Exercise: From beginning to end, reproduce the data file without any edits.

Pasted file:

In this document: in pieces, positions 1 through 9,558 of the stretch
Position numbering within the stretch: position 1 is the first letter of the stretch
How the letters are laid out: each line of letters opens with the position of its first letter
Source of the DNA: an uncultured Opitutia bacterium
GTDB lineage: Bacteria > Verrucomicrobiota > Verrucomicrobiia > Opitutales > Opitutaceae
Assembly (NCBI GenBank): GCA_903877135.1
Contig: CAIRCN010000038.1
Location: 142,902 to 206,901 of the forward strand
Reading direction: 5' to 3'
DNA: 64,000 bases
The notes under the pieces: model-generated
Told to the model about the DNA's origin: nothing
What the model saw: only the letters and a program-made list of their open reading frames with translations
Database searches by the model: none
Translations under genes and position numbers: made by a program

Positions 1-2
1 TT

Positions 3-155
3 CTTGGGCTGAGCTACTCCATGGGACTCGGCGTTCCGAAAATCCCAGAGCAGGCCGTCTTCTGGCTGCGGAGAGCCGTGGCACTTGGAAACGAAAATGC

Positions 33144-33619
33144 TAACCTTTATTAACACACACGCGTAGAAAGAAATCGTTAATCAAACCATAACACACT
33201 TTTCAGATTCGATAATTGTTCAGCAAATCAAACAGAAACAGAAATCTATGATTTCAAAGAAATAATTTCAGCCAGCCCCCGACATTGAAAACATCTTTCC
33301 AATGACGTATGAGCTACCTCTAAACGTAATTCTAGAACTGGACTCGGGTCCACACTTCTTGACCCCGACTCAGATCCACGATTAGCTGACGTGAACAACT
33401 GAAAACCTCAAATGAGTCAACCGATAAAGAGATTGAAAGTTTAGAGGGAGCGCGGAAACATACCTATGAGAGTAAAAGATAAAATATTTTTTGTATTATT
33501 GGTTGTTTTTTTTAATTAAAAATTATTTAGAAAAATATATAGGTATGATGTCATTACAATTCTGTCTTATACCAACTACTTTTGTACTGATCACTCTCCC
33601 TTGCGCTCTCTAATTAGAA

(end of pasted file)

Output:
In this document: in pieces, positions 1 through 9,558 of the stretch
Position numbering within the stretch: position 1 is the first letter of the stretch
How the letters are laid out: each line of letters opens with the position of its first letter
Source of the DNA: an uncultured Opitutia bacterium
GTDB lineage: Bacteria > Verrucomicrobiota > Verrucomicrobiia > Opitutales > Opitutaceae
Assembly (NCBI GenBank): GCA_903877135.1
Contig: CAIRCN010000038.1
Location: 142,902 to 206,901 of the forward strand
Reading direction: 5' to 3'
DNA: 64,000 bases
The notes under the pieces: model-generated
Told to the model about the DNA's origin: nothing
What the model saw: only the letters and a program-made list of their open reading frames with translations
Database searches by the model: none
Translations under genes and position numbers: made by a program

Positions 1-2
1 TT

Positions 3-155
3 CTTGGGCTGAGCTACTCCATGGGACTCGGCGTTCCGAAAATCCCAGAGCAGGCCGTCTTCTGGCTGCGGAGAGCCGTGGCACTTGGAAACGAAAATGC

Positions 33144-33619
33144 TAACCTTTATTAACACACACGCGTAGAAAGAAATCGTTAATCAAACCATAACACACT
33201 TTTCAGATTCGATAATTGTTCAGCAAATCAAACAGAAACAGAAATCTATGATTTCAAAGAAATAATTTCAGCCAGCCCCCGACATTGAAAACATCTTTCC
33301 AATGACGTATGAGCTACCTCTAAACGTAATTCTAGAACTGGACTCGGGTCCACACTTCTTGACCCCGACTCAGATCCACGATTAGCTGACGTGAACAACT
33401 GAAAACCTCAAATGAGTCAACCGATAAAGAGATTGAAAGTTTAGAGGGAGCGCGGAAACATACCTATGAGAGTAAAAGATAAAATATTTTTTGTATTATT
33501 GGTTGTTTTTTTTAATTAAAAATTATTTAGAAAAATATATAGGTATGATGTCATTACAATTCTGTCTTATACCAACTACTTTTGTACTGATCACTCTCCC
33601 TTGCGCTCTCTAATTAGAA